When I work on a book’s design, the first think I think about is the page size. Many times these thoughts reach a rather quick end, as the client has already decided that for me, usually long before I begin. This kind of thing often happens when a publisher wants to continue a long-standing house-style or when the book is one in a series. Smaller publishers may be guided strictly by cost. Page sizes that result in the least waste on the large sheets on which commercial printers print will be the most economical to use. Unusual page sizes will result in higher paper costs.

While the idea of “unusual” page sizes might sound like an interesting line to follow, the truth is that I find the notion of “usual” page sizes to be of far more interest: both what these sizes are, as well as how they became usual.

Currently, in my own work, the size 6 x 9 inches seems to be the page size my clients call for most often. In pursuing the reason why, I found a great book that spoke to the subject, Designing books: practice and theory, by Jost Hochuli and Robin Kinross (London: Hyphen Press, 1996, 2003). The authors make a rather concrete statement, “The following proportions of width to height have proved themselves” and go on to give details.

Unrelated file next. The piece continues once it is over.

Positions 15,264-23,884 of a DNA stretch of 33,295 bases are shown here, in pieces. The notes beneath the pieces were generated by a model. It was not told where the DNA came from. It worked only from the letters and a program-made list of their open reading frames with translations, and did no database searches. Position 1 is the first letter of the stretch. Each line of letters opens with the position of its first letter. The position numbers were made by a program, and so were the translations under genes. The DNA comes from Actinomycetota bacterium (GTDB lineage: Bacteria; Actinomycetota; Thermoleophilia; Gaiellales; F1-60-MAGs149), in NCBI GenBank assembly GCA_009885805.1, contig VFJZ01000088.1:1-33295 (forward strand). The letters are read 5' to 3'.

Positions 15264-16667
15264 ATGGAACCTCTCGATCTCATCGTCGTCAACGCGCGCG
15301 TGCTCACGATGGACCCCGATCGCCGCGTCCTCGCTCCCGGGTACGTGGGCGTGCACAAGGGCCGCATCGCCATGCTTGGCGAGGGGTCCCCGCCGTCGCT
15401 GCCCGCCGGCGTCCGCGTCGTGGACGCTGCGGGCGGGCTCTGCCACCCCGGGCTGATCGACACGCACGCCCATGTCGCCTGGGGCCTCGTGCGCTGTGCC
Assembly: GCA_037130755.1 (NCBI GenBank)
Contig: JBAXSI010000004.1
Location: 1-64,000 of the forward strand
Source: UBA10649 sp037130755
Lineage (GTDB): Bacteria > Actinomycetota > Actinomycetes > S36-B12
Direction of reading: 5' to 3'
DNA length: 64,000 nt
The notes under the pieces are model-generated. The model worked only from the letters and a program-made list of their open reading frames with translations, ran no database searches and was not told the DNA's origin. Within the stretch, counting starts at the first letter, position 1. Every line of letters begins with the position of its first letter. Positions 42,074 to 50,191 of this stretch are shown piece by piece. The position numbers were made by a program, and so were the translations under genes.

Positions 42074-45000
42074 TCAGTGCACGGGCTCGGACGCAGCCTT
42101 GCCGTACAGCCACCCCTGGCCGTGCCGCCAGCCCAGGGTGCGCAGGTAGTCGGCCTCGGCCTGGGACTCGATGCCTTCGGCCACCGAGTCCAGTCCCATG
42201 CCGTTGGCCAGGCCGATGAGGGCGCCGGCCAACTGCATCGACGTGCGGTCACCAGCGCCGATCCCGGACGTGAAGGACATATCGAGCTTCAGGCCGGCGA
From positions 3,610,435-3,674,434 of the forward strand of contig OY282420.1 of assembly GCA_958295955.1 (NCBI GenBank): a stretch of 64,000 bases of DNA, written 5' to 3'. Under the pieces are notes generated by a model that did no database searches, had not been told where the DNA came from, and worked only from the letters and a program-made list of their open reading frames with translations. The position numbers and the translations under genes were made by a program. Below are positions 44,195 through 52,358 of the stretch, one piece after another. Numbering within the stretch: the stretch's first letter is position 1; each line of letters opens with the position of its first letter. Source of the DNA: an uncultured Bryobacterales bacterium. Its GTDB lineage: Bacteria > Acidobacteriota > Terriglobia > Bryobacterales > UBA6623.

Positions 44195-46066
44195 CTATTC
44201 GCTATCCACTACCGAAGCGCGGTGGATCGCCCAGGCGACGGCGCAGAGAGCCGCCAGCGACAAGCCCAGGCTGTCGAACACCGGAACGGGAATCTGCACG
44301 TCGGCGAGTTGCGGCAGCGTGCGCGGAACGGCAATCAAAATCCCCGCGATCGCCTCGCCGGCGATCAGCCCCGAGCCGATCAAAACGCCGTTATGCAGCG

First, there is the Fibonacci-series proportions. This is a list of numbers that begins with 0 and 1 and continues by adding the last two numbers to get the next one: 0,1,1,2,3,5,8,13,21,34, and so on. The ratios 2:3—this is where 6 x 9 inches comes from—and 5:8 are the two proportions that jump out at me from my own experience. But I doubt the wealth of other proportions would have occurred to me if I did not see the diagram in this book. It displays the following proportions: 1:2, 1:1.732 (the square root of three), 1:1.618 (also called “phi” or “the golden ratio); the “perfect face,” for instance, has this ratio for the following parts—the width of the mouth to the width of the cheek, the width of the nose to the width of the cheek, the width of the nose to the width of the mouth), 1:1.538, 1:1.414 (the square root of 2), 5:9, 3:5, 5:8, 2:3, 3:4.

As to the judgment calls that help me to decide which proportion to use and what specific page size to derive from the proportion I choose, well, I still need to dope those out individually each time I begin a book’s design.

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